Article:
1. Audio compression is almost everywhere now.

              Popular music embraced audio compression sixty or more years ago because it allowed record producers to cut records which sounded louder, but these days I’m dismayed to notice audible compression on some of my classical music CDs while many rock and pop CDs have recordings so densely compressed that when you look at the data stream from the CD, it scarcely deviates by more than a few dBs from 0dBFS.

            2. Things can be obsoleted naturally or abruptly and artificially…

              Anyway, that’s not my point. I think you agree that I said eBooks are just more practical. I said that. By owning the hardcopy, you already own an instance of the content.

              Repurchasing the content, IMO is wrong. Perhaps, maybe, for a very nominal fee. In the case of eBooks, its the cost of the electrons.

        1. A sheet of parchment, my art history prof. said, cost as much as the total worth of a small Middle Ages Down; Now a book can be free, having zero monetary value.

    1. IPad’s not allowed in laboratory (chem, bio, medical) so it hasn’t worked for me in med school. No way to keep clean in a BSL 3+ environment. Lots of limitations in the real world.

      1. Accidentally hit one star instead of reply button;(. I’m taking about while you are sipping coffee while reading articles..or during class..especially if prof provides lectures in digital form before class.

  2. I often read newspaper sites on my iPad and while the iPad does a great job of displaying text to read, the people who create newspaper web sites tend to put so many annoying links on the page that I inadvertently get taken to pages or adverts which I never wanted to visit. It’s especially annoying when using a cellular connection in places where the signal is poor, because these unwanted diversions waste a lot of time and it takes a while to get back to where I was. There are some sites which I’ve stopped reading on my iPad because of these issues.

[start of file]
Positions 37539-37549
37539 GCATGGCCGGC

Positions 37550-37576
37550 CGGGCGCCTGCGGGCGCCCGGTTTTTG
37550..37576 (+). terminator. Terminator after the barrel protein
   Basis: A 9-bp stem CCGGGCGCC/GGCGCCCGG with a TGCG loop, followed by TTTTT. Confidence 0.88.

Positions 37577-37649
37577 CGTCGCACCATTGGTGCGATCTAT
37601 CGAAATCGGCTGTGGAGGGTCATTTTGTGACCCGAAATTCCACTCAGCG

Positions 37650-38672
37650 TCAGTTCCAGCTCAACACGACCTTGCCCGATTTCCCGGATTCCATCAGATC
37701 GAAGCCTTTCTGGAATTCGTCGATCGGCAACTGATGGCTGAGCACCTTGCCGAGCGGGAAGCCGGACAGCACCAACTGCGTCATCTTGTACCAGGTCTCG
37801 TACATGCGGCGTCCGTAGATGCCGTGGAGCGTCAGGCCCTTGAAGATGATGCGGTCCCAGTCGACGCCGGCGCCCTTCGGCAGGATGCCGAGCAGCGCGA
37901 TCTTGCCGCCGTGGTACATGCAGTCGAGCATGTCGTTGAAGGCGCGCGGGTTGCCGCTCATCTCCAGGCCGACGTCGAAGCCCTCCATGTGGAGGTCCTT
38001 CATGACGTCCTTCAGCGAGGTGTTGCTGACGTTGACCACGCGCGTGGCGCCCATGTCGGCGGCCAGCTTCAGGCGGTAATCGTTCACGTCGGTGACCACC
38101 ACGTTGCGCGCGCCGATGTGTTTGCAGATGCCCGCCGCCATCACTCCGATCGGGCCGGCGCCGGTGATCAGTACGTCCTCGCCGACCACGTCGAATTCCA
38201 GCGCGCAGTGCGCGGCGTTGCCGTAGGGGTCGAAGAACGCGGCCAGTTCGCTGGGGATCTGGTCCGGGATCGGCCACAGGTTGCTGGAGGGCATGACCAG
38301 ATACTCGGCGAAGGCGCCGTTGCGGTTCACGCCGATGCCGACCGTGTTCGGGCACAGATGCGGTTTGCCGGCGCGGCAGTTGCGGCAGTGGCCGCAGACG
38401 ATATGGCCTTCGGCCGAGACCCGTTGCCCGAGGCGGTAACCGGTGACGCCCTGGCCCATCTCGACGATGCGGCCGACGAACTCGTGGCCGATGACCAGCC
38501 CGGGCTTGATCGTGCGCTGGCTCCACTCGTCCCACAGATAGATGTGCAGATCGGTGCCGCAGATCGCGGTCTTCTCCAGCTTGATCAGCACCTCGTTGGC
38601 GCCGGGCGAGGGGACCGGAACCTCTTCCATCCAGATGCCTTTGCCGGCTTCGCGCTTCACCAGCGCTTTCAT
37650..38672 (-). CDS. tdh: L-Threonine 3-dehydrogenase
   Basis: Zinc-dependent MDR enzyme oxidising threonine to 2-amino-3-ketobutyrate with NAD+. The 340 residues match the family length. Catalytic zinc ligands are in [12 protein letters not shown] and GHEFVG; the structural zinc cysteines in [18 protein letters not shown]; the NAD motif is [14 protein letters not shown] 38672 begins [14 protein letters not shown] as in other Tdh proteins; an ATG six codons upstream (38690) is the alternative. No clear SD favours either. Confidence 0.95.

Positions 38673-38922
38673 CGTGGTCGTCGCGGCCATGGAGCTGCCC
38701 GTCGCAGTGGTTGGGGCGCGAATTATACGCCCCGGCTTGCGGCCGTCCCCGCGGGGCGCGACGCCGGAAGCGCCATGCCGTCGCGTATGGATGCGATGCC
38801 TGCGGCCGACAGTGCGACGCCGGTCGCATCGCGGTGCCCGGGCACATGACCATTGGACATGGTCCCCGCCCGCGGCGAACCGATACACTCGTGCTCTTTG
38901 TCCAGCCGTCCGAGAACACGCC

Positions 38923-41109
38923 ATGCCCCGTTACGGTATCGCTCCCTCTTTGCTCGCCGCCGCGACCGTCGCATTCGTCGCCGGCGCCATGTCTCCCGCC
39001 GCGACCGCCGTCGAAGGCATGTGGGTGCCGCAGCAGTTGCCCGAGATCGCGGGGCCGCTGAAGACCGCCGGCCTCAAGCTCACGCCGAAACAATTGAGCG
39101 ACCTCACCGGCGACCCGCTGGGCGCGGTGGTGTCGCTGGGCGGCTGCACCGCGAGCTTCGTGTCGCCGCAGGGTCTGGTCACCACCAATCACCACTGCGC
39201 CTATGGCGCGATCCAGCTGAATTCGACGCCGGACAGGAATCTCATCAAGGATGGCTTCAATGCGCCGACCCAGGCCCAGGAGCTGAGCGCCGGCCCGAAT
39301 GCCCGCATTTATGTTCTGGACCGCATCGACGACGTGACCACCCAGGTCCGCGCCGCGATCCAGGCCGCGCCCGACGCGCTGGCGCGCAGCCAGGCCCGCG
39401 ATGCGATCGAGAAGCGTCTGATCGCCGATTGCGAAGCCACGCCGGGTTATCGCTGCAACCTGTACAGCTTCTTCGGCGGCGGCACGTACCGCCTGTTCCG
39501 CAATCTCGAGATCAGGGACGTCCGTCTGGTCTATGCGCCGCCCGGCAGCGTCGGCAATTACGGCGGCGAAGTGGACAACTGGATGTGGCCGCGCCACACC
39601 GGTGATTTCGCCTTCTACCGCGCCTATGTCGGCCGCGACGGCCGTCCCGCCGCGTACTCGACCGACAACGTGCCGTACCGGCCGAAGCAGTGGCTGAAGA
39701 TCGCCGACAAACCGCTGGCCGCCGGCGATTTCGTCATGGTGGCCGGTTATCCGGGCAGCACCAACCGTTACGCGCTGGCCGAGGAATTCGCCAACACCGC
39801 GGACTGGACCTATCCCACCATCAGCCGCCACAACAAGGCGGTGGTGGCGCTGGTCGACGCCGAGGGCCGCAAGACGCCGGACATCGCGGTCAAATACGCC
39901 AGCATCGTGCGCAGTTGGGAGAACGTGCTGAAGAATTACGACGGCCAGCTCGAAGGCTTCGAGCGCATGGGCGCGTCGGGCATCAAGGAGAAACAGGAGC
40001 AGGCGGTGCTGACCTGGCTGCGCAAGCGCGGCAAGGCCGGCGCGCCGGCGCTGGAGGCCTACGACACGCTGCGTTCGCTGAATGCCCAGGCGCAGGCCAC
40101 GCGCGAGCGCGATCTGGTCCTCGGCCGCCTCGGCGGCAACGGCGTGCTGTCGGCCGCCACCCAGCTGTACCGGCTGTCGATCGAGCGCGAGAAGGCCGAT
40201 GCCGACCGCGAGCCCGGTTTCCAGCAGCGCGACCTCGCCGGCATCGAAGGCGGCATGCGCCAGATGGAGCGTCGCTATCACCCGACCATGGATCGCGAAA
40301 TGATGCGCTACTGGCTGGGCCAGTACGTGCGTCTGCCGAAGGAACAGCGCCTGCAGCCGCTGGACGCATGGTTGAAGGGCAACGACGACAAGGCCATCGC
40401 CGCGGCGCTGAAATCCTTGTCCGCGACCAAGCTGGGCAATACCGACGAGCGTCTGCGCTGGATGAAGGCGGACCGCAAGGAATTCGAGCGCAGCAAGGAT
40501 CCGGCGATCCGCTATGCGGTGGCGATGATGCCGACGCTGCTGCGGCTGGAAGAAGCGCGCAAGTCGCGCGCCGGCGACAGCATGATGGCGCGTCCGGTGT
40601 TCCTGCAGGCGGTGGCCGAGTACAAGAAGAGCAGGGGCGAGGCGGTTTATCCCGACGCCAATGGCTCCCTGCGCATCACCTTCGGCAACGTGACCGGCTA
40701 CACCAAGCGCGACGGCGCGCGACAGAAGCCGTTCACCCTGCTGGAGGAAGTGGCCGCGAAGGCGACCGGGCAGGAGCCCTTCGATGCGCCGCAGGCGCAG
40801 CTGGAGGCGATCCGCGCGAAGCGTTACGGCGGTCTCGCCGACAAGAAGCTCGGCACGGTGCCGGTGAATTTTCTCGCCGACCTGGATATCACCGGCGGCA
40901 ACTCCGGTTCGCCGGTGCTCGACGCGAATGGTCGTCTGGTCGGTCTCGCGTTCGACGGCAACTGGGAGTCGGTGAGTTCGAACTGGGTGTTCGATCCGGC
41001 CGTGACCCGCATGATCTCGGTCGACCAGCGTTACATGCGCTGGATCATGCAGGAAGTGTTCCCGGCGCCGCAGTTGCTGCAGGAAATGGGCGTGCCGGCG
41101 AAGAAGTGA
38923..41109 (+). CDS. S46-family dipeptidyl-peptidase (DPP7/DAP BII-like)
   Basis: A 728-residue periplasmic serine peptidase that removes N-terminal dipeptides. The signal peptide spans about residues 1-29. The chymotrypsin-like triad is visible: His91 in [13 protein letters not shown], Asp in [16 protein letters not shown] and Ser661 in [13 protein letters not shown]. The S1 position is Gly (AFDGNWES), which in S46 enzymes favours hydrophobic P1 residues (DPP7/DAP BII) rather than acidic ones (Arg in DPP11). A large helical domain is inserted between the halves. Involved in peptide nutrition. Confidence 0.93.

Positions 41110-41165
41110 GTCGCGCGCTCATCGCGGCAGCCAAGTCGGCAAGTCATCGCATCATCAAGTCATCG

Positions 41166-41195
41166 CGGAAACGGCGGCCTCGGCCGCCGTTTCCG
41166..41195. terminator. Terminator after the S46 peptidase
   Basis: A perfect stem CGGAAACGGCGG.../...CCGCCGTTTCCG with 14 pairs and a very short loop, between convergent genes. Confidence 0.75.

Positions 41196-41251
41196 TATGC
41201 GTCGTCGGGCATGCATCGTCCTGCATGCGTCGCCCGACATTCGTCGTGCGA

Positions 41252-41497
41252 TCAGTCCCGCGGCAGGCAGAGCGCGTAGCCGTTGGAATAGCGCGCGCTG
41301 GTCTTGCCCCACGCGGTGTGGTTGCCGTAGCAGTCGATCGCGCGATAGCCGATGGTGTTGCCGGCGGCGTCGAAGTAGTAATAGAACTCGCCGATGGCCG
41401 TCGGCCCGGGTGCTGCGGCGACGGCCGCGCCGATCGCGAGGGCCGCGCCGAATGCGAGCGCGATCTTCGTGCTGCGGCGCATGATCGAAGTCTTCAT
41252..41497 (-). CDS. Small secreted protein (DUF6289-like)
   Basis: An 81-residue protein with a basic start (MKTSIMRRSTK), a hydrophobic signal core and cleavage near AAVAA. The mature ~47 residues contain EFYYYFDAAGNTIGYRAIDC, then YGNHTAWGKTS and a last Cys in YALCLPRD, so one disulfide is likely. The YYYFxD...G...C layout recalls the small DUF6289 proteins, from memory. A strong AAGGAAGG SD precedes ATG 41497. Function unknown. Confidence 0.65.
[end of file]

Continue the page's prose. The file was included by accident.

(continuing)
Apple itself isn’t entirely free of blame on this matter because when using the News app, I sometimes find myself accidentally clicking on things like the ‘dislike’ icon.

    1. Anything I find online I want to read, I download to the Pocket app. Great as I can then read when I want to, even off-line and even on another device through iCloud sync – and with no annoying adverts

  3. Articles and many websites are basically unreadable due to ads on iPhone and iPad. I seldom use my iPad, its a bit easier due to larger screen.

    If its an important document or web site, I print it.

      1. I don’t disagree with what you say, but the work that I do is not practical on iOS due to the complexity of the software, touch interface will never be an option, as an example. For my work I have a MacBook and a 27 inch iMac.

        I mostly use just my iPhone for mobile casual reading and e-mail checking, iPad only gets used maybe once a month. Adblock would be good for them.

    1. I read my local paper everyday as a PDF. No pop up ads or links. I love being able to zoom in on articles to enlarge the text or view photographs full screen. I can easily clip items about furniture or home designs and send them to my wife. It’s great reading the comics for the same reason. Expoing each comic full screen gives me a better appreciation for the drawing. I read with PDF Expert and use the annotation tool to do the crossword puzzle.

  4. Even the latest greatest devices don’t protect you from the onslaught of ads and popups, subscription prompts, etc. making the content virtually unreadable. And I fear it’s only going to get worse.